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How to get max. resolution on U2713HM with a laptop lacking DVI and DisplayPort?

Hello,

I have a notebook HP Pavilion dv6 with integrated Intel HD 4000 and discrete GPU NVIDIA GeForce GT 650M. I would like to use my Dell U2713HM with this notebook. I connected them via VGA port, but maximum resolution I could get on the monitor is 2048х1152 instead of 2560х1440. I also connected them via HDMI, and the result was even worse (1920х1080) . Then I found in this forum a topic, where it is stated that for this monitor "Only the DVI-D and DisplayPort can get 2560x1440. HDMI will max out at 1920x1080." But none of these port is present on my notebook. As far as I understand, a DVI-HDMI adaptor will not help (if I connect it to HDMI on the notebook and to DVI on the monitor). Is there any possibility to get the maximum resolution for the U2713HM with this notebook lacking DVI and DisplayPort?

Maybe adaptor cables might help? (E.g. connecting to notebook through VGA or HDMI and on the other end to monitor through DVI or DisplayPort)?

Why doesn't Dell indicate in specifications that maximum resolution is possible only through DisplayPort and DVI, so that the consumer learns that only when it comes to connecting monitor to computer?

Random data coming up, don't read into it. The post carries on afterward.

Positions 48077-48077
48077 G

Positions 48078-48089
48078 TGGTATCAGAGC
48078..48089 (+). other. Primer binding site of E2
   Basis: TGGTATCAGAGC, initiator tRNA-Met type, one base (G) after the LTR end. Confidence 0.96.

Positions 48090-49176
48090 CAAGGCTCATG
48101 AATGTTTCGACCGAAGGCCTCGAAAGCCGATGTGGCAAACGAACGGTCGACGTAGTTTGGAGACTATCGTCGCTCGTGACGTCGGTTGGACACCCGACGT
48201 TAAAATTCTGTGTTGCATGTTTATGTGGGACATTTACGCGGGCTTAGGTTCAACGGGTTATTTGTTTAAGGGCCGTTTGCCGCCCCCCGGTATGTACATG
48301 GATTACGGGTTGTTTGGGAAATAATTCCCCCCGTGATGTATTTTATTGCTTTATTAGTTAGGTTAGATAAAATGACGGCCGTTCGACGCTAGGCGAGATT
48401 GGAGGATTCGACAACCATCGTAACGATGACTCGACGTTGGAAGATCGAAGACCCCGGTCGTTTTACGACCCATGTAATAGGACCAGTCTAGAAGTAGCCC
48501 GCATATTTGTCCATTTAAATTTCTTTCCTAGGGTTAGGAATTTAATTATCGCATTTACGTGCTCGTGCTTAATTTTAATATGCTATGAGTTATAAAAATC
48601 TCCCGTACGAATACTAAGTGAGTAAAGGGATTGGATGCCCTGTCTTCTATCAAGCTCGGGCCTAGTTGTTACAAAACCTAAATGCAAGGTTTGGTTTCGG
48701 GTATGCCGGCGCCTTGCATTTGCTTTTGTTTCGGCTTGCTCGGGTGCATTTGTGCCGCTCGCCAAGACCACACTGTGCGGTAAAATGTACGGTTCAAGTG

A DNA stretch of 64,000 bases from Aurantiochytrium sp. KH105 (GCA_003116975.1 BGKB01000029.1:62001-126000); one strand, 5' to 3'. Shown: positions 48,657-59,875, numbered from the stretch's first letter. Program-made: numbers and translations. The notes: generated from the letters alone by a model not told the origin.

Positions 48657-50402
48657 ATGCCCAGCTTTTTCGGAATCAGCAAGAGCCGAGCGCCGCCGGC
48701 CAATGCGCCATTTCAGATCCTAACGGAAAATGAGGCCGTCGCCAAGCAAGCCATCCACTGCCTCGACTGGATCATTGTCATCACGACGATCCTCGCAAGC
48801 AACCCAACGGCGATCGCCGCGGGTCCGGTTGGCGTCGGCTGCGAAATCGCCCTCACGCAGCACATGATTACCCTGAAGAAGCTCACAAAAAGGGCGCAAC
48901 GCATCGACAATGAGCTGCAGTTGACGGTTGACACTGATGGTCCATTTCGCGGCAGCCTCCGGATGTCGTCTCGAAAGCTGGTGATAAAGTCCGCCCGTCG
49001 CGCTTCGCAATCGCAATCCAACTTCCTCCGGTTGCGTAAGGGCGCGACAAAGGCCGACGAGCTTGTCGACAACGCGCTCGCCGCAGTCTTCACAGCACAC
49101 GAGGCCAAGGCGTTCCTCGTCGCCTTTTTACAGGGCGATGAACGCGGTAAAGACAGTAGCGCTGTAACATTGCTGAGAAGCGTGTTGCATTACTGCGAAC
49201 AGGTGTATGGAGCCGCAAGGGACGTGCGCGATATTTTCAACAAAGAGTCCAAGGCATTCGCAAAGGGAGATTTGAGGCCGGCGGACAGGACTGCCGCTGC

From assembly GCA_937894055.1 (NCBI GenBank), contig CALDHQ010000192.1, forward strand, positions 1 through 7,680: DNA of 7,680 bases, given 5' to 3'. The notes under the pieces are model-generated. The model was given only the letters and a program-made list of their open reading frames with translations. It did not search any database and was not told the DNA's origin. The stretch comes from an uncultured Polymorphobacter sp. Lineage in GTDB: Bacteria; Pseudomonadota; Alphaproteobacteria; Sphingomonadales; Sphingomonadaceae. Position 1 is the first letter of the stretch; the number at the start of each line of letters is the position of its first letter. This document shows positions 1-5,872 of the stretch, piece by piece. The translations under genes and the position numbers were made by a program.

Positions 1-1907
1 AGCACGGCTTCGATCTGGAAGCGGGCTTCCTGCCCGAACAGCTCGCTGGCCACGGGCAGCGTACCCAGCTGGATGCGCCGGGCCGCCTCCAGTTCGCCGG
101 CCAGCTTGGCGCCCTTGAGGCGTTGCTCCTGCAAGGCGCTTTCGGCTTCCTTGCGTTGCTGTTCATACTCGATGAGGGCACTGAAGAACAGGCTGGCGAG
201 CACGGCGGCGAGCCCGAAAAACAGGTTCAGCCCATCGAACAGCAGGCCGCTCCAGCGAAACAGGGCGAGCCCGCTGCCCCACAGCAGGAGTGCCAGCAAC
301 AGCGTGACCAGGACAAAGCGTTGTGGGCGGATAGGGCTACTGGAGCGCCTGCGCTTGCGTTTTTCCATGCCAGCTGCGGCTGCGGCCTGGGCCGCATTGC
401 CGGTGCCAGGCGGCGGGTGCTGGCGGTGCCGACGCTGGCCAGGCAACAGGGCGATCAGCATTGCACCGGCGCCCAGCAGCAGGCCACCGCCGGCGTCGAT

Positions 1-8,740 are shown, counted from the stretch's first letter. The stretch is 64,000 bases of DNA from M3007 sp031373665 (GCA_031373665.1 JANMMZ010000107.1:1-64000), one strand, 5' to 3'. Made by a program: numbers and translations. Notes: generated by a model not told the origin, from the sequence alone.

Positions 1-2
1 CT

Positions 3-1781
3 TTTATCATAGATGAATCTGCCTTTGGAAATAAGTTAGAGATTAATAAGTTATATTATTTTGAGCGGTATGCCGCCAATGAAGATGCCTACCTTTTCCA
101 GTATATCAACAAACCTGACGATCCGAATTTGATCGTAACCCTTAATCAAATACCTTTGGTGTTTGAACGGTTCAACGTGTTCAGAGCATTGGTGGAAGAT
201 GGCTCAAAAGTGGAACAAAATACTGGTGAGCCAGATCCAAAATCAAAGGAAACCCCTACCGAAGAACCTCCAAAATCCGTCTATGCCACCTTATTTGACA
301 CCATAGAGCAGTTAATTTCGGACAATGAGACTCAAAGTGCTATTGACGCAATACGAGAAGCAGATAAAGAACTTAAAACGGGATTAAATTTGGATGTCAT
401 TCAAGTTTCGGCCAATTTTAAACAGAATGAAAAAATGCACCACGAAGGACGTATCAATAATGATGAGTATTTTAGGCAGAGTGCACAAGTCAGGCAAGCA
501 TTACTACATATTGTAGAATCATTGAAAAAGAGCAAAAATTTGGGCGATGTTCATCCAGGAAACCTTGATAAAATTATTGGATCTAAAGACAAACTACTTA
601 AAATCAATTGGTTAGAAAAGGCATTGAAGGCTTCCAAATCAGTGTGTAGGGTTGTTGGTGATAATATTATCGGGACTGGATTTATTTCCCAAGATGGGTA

Ok, I think the VGA issue is not relevant, since that's the problem with the interface itself. But I just wonder why HDMI on U2713HM does not support 2560x1440? After all, the monitor was produced only half a year ago, when a new version of HDMI supporting 2560x1440 was already available.

Replies (2)
3 Zinc

HDMI was developed from the perspective of the video industry and has gone through a number of revisions starting at HDMI 1.0 and culminating with the current revision of HDMI 2.0 while the cables themselves have been defined over the various HDMI revisions as type A, C, D & E and can be either 'standard' or 'high speed'.

Of interest to resolution issues is revision HDMI 1.3 (and later) where the clock rate was increase from 165MHz which (supported 1080p & WUXGA (1920x1200) resolutions) to 340Mhz (supporting WQXGA (2560x1600) resolutions). Deep color was also supported from HDMI 1.3 onwards. In theory this allows resolutions up to WQXGA (2560x1600) over HDMI cable but this would imply that you need as a minimum HDMI 1.3 at both the PC and monitor with a 'high speed' HDMI cable connecting the devises, in theory...